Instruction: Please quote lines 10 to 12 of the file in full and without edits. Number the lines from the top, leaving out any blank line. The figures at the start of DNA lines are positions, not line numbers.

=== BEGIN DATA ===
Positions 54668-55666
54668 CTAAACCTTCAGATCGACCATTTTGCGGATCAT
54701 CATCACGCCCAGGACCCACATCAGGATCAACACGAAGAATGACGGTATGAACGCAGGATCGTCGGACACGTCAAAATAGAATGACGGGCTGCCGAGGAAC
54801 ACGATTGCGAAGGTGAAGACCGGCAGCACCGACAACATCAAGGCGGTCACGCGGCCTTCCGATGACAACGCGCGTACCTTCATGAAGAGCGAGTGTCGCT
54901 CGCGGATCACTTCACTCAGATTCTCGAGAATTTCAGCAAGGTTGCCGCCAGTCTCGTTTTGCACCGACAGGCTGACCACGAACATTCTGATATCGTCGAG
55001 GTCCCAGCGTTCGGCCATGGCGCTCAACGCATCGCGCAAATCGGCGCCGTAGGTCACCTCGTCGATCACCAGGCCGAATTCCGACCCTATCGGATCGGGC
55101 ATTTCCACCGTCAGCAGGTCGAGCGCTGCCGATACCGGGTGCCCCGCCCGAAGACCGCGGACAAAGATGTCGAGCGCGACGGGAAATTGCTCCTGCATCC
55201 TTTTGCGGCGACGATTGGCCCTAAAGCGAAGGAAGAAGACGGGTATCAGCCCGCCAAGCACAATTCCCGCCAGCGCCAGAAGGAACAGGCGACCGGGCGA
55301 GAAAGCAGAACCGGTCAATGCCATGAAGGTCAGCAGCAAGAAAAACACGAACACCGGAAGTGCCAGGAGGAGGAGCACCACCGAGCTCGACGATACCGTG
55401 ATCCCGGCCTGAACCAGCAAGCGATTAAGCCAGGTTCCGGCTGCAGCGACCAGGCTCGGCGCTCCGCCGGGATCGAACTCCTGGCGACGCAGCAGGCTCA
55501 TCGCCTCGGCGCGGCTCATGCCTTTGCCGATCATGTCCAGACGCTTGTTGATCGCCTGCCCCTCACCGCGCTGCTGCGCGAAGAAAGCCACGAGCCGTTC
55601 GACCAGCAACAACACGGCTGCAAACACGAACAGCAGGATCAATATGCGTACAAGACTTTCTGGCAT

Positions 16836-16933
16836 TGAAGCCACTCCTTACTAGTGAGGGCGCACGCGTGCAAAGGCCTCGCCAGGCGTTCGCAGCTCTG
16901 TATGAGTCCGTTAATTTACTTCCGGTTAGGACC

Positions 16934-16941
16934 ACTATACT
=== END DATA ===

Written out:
55401 ATCCCGGCCTGAACCAGCAAGCGATTAAGCCAGGTTCCGGCTGCAGCGACCAGGCTCGGCGCTCCGCCGGGATCGAACTCCTGGCGACGCAGCAGGCTCA
55501 TCGCCTCGGCGCGGCTCATGCCTTTGCCGATCATGTCCAGACGCTTGTTGATCGCCTGCCCCTCACCGCGCTGCTGCGCGAAGAAAGCCACGAGCCGTTC
55601 GACCAGCAACAACACGGCTGCAAACACGAACAGCAGGATCAATATGCGTACAAGACTTTCTGGCAT